Government Changes (UK) #2

Two new Whitehall departments are created, the Department for Exiting the EU, and the Department for International Trade. DECC (the former Department of Energy & Climate Change) is moved into BIS to create BEIS – the Department for Business, Energy and Industrial Strategy, encompassing Climate Change.

Departmental responsibilities are in these links:

(1) Department for Exiting the EU – here

(2) Department for International Trade – here

(3) Department for Business, Energy and Industrial Strategy – here

Various Parliamentary Select Committee investigations are underway, and these can be followed on the Cardinal Environment Limited Facebook page. Select Committee Reports will be notified in my Blog, here.

Today, the first Parliamentary Research Briefing is published on the impact of an EU exit for key UK policy areas – here.

In this Research Briefing, the Environment is a key policy area covered, as is Climate Change.

The senior management structure of the Department for Exiting the EU is as shown below :

Government Changes (UK)

Deep and fundamental changes are underway both to Whitehall (government departments) and to the Ministers responsible. Please look out for my Blog posts over the next days as I summarise the changes and their implications for policy and policy delivery.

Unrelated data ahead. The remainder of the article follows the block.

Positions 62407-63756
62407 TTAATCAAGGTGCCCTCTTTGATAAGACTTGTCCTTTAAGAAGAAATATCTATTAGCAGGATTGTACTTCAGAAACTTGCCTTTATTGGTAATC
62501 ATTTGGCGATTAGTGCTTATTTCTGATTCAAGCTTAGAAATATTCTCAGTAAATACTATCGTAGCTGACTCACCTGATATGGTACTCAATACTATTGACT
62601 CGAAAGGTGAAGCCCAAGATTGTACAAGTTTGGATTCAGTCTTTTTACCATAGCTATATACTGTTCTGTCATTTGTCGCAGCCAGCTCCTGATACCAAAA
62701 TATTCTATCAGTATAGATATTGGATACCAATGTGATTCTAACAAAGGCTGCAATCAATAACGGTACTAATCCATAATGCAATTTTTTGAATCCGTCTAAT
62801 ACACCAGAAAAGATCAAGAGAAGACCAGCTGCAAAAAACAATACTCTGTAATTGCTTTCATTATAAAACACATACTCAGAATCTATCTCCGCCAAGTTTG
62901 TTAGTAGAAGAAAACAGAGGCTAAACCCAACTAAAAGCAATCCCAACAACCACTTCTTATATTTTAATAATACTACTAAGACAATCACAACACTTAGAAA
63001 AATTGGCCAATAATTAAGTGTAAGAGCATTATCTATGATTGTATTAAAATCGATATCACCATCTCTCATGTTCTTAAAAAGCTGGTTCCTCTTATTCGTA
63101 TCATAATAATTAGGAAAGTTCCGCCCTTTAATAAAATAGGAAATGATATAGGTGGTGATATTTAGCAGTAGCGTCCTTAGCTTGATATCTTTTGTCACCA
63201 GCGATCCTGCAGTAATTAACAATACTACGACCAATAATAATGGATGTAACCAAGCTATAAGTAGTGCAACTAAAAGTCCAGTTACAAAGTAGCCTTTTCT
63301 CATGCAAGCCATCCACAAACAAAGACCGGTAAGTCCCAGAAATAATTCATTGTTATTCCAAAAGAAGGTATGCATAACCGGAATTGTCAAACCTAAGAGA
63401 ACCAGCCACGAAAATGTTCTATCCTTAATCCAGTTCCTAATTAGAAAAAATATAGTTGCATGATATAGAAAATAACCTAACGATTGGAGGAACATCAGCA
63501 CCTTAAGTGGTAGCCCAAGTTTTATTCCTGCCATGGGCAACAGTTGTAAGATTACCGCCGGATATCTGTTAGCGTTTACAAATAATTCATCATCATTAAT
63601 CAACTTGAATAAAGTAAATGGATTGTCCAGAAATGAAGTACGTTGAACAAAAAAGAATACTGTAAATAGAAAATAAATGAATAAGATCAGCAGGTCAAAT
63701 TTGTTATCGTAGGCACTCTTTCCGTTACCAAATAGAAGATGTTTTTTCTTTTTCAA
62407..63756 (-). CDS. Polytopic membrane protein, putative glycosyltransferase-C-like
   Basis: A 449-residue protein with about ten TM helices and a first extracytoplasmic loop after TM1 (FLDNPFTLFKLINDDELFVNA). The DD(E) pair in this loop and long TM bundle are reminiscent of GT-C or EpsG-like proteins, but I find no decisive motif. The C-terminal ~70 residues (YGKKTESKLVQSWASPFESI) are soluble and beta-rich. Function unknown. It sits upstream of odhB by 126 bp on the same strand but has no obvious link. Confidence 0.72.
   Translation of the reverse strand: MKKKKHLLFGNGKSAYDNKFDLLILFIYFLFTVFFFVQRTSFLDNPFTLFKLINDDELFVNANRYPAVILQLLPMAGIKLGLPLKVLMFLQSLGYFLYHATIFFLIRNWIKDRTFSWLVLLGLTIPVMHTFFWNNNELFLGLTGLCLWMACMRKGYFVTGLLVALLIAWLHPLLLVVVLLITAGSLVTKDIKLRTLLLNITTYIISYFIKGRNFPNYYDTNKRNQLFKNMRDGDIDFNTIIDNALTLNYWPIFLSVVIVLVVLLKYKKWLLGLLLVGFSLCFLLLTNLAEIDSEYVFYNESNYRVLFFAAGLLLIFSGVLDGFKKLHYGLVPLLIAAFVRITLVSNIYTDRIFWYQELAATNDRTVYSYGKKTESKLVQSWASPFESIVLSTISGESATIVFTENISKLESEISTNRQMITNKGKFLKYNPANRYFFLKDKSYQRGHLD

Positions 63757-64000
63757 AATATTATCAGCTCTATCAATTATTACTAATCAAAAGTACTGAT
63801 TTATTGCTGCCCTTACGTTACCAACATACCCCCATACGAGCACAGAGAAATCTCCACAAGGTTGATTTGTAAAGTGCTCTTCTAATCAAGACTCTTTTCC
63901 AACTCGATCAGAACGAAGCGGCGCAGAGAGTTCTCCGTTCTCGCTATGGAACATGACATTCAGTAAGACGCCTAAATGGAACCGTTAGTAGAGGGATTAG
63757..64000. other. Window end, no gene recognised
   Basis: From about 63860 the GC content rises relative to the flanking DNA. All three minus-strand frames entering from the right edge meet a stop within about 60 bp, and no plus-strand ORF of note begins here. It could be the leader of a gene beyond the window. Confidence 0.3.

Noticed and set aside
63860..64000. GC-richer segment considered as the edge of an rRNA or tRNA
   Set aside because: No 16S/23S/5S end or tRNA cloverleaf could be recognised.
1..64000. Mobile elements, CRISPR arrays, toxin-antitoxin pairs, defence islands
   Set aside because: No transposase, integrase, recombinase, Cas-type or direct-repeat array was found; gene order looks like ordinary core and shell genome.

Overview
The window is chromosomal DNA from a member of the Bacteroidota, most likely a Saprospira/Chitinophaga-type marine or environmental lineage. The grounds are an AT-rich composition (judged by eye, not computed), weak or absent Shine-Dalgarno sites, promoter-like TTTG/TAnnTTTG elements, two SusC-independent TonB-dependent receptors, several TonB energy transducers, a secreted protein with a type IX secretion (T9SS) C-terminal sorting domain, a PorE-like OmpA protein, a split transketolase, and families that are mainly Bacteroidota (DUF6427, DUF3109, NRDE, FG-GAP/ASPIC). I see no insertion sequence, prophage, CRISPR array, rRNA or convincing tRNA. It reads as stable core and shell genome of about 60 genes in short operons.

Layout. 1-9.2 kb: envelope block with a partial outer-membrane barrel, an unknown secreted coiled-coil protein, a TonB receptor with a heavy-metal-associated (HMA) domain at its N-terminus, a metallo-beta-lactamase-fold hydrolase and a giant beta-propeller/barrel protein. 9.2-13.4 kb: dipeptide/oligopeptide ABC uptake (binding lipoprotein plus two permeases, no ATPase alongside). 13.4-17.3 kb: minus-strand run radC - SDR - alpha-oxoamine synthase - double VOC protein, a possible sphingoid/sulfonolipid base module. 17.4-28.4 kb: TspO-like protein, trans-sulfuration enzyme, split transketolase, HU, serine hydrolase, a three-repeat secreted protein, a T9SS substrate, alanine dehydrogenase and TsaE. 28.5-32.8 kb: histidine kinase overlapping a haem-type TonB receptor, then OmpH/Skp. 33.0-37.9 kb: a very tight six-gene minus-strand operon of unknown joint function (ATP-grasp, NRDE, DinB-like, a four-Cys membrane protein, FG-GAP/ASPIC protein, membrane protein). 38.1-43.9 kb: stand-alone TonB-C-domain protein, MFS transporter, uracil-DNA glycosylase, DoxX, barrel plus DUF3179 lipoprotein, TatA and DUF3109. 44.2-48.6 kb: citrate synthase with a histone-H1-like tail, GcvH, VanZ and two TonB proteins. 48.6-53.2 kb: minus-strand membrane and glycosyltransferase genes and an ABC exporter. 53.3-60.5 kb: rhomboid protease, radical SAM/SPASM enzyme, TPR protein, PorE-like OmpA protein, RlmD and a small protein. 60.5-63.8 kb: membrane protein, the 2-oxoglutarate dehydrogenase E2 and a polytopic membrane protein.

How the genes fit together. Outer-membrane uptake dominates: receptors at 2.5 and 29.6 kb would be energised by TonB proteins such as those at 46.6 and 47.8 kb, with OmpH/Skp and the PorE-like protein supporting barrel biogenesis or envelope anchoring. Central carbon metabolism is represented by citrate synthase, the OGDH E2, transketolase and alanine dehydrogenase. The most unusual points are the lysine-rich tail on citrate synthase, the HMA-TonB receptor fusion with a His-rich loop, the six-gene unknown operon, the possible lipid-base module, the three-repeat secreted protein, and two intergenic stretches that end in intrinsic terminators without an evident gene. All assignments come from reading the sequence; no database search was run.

Please ensure anyone who is not yet signed up to follow my Blog, signs themselves up now. Follow the instructions. 

Thank you

Fifth Carbon Budget (UK)

A carbon budget places a restriction on the total amount of greenhouse gases the UK can emit over a five-year period. The UK is the first country to set legally binding carbon budgets.

Today, the UK Government agreed with its independent Committee on Climate Change and proposes that the fifth budgetary period covering 2028 to 2032 should be set at 1.725m metric tons of carbon dioxide equivalent (MtCO2e). In 2015, the UK emitted 497 MtCO2e. The decarbonisation target is set at 57% emissions reduction by 2030 (on 1990 levels). The EU decarbonisation target is 40% reduction by 2030 (on 1990 levels). 

The 2008 Climate Change Act commits the UK to decarbonise by 80% by 2050. The carbon budgets and targets are designed to ensure the UK meets this commitment.

Orders and associated documents will be published shortly. When they are, this Blog will be updated to carry the links.